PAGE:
The Gold Price in Dollars slid to a near 6-week low in early London trading on Friday, dropping below $1360 an ounce as the US currency rose and world stock markets ticked lower ahead of the latest US employment data.
Gold then bounced to $1369 as New York trading began and Non-Farm Payrolls showed a rise of 103,000 - below analyst forecasts - and the labor-force participation rate slipped further below two-in-three.
The Euro also bounced but held below $1.30 after dropping through its 200-day moving average (as many technical analysts noted) as weaker-economy Eurozone bonds led by Portugal and Spain fell once again, and the cost of insuring them against default jumped to new record highs.
Precious metals are unable to break away from their Euro correlation, says one London dealer.
Silver Prices dropped another dollar from Thursday's finish to trade almost 9% below Monday's new 30-year high.
As the start of New York dealing drew near, the Gold Price in Dollars stood almost 5% off its new record high of this time last month.
The Gold Price in Euros peaked overnight at €34,000 per kilo - less than 2% off its all-time high of last week.
We think it's Euro weakness, bought on by debt strains, rather than Dollar strength, caused by better data, that's the key factor at play here, says chief forex strategist Steve Barrow at Standard Bank.
The Economist magazine's Free Exchange blog today notes that the 17-nation single currency was the worst-performer amongst major currencies in 2010, adding that Portugal is rightly regarded as the next likely candidate for the IMF/Eurozone rescue fund [because] it's access to market funding looks precarious.
It is clearly possible that further European crises might again push Gold Prices higher, writes Patrick Artus' research team at French bank (and London bullion dealer) Natixis. [But] we would expect Spot Gold prices to decline as [global] interest rates rise.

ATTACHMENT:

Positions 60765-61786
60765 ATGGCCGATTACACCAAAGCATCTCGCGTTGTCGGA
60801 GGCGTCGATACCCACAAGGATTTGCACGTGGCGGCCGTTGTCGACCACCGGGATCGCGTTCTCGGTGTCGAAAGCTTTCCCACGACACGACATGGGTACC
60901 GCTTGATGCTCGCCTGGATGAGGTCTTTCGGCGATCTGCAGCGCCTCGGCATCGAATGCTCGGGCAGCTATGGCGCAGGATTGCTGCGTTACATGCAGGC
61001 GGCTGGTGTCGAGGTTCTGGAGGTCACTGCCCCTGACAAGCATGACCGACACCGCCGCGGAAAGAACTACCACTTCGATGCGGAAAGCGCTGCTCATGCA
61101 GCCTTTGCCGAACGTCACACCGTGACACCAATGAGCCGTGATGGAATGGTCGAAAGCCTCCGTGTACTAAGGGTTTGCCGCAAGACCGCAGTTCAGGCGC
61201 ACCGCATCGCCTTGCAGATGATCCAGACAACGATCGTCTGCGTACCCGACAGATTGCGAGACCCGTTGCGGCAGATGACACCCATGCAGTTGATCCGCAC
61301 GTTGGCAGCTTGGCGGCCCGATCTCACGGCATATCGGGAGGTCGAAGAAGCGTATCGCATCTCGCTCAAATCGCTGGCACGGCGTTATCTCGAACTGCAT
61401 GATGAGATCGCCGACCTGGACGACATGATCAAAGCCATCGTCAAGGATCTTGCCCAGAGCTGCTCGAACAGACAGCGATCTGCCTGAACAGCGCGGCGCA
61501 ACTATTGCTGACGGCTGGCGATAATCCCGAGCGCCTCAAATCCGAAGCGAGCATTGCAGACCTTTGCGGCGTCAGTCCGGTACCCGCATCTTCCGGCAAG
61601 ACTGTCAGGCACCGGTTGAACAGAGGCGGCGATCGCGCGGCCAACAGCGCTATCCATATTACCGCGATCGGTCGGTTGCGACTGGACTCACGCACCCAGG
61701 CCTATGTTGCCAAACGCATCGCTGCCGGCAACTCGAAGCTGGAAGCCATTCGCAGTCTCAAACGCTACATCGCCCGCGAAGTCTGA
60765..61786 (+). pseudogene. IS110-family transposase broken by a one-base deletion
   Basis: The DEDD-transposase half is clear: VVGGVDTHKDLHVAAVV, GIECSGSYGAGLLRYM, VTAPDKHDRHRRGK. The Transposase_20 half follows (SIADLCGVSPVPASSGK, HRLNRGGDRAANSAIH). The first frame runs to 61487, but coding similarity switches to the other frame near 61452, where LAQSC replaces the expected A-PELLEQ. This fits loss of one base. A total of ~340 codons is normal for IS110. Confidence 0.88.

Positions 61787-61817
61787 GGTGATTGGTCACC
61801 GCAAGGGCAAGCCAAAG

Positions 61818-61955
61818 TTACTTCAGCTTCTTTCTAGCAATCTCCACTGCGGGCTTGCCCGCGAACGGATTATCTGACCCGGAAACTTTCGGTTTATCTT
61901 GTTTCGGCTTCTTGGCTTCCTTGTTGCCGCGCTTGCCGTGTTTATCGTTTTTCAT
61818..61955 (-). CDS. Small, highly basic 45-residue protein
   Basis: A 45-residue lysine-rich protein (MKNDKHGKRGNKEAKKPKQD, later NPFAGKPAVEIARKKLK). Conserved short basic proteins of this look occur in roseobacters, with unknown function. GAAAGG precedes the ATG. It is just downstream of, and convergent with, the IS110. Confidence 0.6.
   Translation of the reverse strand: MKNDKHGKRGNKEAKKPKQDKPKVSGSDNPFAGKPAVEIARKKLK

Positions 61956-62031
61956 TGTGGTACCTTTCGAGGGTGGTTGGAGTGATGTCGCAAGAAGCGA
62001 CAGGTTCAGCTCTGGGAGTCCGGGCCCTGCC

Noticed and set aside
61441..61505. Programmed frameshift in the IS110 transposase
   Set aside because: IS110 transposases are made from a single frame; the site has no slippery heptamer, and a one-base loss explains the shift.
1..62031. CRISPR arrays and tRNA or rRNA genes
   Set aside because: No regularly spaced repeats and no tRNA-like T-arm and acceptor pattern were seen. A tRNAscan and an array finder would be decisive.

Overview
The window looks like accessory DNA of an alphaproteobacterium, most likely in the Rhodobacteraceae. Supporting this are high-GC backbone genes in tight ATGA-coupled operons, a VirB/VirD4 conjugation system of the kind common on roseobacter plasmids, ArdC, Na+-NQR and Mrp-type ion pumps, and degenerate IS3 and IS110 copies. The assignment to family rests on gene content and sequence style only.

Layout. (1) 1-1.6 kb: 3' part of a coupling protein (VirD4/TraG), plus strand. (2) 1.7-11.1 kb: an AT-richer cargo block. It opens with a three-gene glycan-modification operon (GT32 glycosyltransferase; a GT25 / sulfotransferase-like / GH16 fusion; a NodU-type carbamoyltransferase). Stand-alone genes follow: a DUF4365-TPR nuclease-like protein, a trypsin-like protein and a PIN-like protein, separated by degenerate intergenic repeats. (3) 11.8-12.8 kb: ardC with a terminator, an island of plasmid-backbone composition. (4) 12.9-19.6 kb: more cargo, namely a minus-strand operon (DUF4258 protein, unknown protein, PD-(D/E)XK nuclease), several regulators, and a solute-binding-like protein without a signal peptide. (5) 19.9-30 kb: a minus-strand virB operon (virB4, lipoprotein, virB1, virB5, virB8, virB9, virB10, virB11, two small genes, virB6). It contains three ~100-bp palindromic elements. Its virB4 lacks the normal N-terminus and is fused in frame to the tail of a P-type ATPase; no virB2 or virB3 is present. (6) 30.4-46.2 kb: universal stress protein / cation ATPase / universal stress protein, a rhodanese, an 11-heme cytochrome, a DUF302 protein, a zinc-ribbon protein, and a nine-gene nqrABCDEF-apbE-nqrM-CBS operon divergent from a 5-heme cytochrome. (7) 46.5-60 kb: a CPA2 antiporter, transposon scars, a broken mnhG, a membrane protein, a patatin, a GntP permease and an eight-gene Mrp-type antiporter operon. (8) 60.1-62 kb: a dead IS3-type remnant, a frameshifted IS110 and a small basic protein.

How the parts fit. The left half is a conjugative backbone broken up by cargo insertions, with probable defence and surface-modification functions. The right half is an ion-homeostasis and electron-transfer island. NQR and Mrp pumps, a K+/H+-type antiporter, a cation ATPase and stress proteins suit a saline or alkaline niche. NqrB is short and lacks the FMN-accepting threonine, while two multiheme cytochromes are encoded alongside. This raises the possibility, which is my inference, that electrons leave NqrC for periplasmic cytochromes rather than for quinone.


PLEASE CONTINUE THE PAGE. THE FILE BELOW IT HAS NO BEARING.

However, even as other central banks are leading the way in tightening monetary policy Natixis' 2011 commodity outlook continues, the US Fed remains in ultra-expansionary monetary easing, in sharp contrast to recent global economic cycles.
This is likely to lead to greater volatility in commodity prices, as counteracting pressures vie for supremacy.
US crude oil contracts today bounced from a 3-week low, but copper prices led another 1% in base metals.
Nice wake up call for folk to see that commodities can go down as well as up, notes metals analyst Nick Moore at RBS today.
Short-term in gold, Thursday marked the 4th consecutive down day in Dollar Gold Prices, says Russell Browne at Scotia Mocatta, something that has not happened in over 12 months.
Looking ahead, however, Bullish factors such as concerns over Eurozone debt levels, the US deficit and higher inflation expectations are likely to see gold peaking at much higher prices later this year, reckons Credit Agricole CIB's senior metals analyst Robin Bhar.
Meantime in Asia on Friday, Chinese and Indian traders were once again heavy buyers of gold and silver, according to dealers, with the Hong Kong premium to Buy Gold rising to $2 per ounce above the London benchmark.
Supply is tight in the physical market, Reuters quotes a local dealer.
Offers to sell gold in the wholesale Hong Kong market were priced up to $3 above London prices, another dealer says in a note.
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